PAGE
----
• Aisha welcomes everyone back. She was asked to relate shared values about advancing the movement together. She immediately thought of radical possibilities. When Springboard To Opportunities started thinking about GI in 2017 and what possibilities could look like, we had no idea that we would be part of this radical movement. We are in this moment of so many radical possibilities. This will have a generational impact because we know what poverty looks like. This work for a new economic system has never been more important. The past year has made the situation worse. 2020 taught that things can go from troubling to terrifying and most people did not have a safety net. We have seen other economies bounce back faster because they immediately invested in the people. There is a dramatic shift in our approach to benefits, instead of punishing you for being poor, but now says go forth and do what you must for your family and trusting individuals in dignity and humanity. The Magnolia Mother’s Trust provides GI to low-income Black mothers in affordable housing in Jackson, MS. We started in 2018 with 20 moms and we’re now at 220 moms. We take a two-generation approach: children have a savings account to invest in the future as well. 40 years from now, we’ll be looking back to see when the direction shifted for good. We are undoing harm and demanding policies that are inclusive. We are pushing back against harmful narratives about people given cash. We may all have different demographics and areas we focus on, but we all know the whole is more powerful than the sum of its parts. The only people who care about our liberation are us.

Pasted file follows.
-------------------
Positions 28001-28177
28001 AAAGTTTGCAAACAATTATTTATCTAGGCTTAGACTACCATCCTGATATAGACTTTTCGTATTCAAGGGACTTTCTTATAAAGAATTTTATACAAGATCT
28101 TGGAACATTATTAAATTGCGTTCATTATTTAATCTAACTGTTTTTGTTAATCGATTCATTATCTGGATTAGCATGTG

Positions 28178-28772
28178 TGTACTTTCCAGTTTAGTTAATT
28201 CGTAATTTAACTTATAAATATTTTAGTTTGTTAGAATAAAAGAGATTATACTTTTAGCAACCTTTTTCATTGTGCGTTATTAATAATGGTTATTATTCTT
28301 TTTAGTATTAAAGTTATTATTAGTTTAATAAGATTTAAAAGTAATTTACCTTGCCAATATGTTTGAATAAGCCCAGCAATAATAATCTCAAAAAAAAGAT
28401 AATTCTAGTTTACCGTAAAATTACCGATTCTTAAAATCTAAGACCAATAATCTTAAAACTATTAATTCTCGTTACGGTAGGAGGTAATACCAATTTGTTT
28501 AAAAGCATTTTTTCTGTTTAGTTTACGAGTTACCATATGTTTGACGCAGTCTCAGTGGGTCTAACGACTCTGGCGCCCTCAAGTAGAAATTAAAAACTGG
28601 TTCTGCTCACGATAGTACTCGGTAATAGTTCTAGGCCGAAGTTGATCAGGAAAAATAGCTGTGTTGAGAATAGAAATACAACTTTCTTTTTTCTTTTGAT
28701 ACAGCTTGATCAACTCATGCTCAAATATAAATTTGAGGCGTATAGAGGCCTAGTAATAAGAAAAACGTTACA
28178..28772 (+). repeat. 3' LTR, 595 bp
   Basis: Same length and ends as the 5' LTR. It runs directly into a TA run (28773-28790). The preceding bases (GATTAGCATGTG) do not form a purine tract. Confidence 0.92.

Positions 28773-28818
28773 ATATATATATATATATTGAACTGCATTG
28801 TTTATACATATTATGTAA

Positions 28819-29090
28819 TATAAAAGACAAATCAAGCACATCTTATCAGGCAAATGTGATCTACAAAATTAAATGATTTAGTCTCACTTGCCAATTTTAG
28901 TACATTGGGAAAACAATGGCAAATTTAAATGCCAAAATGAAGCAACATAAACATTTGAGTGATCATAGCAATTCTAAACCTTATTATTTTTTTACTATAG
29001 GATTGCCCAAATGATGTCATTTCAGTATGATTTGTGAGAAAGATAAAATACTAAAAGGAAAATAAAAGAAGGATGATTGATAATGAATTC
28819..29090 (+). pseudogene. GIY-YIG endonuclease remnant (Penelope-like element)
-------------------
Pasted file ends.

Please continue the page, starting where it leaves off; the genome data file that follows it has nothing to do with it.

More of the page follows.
• Michael Tubbs says the conversation we are having is about the people and making sure that dignity shows up in policy. This community of practice will socialize and talk about this content. So much of the work has been about narrative and having to deal with how white supremacy shows up. We challenge this community to be clear that when we speak about GI to speak about the dignity of all people. We are speaking about the inherent ability for human beings to be smart enough for themselves and the need for people not to be stressed. Dig deep and lean into the notion of humanity and dignity being a universal basic concept. A prime example of this is from the findings of the Stockton pilot. People didn’t become lazy and use the money on drugs and alcohol. Notable people were so surprised. We think money is a proxy for intelligence and ability, but it’s not. We have an economy that doesn’t work for working people because in the same way wealth compounds, poverty compounds. The goal of this community of practice is to learn the best way to have the conversation. The charge is how to move from pilots to policy, from testing to doing what works. See how quickly the Covid-19 vaccine worked; instead of testing it for ten years, they tested it and rolled it out to everyone. At some point we have to deliver and give the financial vaccine to people instead of still testing.